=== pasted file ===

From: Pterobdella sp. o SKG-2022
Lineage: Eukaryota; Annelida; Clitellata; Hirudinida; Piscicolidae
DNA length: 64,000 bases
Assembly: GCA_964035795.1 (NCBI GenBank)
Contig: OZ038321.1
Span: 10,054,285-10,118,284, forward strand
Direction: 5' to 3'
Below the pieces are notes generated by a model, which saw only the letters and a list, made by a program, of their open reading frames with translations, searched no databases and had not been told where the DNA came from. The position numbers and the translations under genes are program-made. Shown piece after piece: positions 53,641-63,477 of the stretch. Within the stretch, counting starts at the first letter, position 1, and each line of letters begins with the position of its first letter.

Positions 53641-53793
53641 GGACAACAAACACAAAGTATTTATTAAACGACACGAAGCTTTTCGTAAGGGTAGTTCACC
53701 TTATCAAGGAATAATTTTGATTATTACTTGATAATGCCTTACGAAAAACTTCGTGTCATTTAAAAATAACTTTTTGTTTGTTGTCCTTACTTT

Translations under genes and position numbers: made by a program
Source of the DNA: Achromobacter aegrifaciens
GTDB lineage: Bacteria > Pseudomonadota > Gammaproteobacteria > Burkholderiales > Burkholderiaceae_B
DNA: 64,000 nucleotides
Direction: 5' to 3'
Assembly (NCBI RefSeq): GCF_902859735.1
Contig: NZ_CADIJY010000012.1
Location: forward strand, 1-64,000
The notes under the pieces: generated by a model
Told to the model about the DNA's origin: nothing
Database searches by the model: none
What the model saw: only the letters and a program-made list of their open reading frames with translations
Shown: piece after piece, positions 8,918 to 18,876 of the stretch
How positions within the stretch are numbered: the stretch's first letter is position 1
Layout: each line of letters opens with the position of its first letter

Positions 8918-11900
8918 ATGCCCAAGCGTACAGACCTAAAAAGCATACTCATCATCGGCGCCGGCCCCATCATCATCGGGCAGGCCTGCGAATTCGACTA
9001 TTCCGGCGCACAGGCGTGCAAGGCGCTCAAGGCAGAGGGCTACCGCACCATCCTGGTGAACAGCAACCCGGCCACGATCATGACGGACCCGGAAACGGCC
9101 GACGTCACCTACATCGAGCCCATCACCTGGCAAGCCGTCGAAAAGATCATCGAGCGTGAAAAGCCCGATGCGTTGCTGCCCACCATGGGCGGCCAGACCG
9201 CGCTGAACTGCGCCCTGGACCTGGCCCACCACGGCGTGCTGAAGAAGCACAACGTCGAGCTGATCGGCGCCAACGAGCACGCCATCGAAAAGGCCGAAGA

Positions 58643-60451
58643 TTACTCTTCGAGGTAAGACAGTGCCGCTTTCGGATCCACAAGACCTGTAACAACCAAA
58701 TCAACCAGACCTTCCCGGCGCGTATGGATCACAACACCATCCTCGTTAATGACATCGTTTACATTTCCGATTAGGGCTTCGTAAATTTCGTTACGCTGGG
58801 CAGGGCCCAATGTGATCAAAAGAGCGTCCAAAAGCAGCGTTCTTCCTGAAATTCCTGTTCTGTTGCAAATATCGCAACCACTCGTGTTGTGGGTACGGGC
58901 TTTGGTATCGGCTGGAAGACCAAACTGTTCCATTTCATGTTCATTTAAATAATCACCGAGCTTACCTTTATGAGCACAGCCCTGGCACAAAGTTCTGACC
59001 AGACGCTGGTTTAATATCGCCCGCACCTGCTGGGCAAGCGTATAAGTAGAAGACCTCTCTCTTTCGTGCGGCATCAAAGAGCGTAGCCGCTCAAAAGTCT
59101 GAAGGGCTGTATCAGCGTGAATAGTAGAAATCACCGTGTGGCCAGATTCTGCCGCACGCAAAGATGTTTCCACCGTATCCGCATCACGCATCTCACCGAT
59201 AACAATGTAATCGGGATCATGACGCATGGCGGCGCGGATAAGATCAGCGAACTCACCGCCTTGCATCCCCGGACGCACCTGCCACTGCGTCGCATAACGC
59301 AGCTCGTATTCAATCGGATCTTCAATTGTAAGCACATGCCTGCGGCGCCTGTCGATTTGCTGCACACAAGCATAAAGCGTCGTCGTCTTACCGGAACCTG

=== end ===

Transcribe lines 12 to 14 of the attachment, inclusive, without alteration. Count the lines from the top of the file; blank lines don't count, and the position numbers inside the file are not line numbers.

Translations under genes and position numbers: made by a program
Source of the DNA: Achromobacter aegrifaciens
GTDB lineage: Bacteria > Pseudomonadota > Gammaproteobacteria > Burkholderiales > Burkholderiaceae_B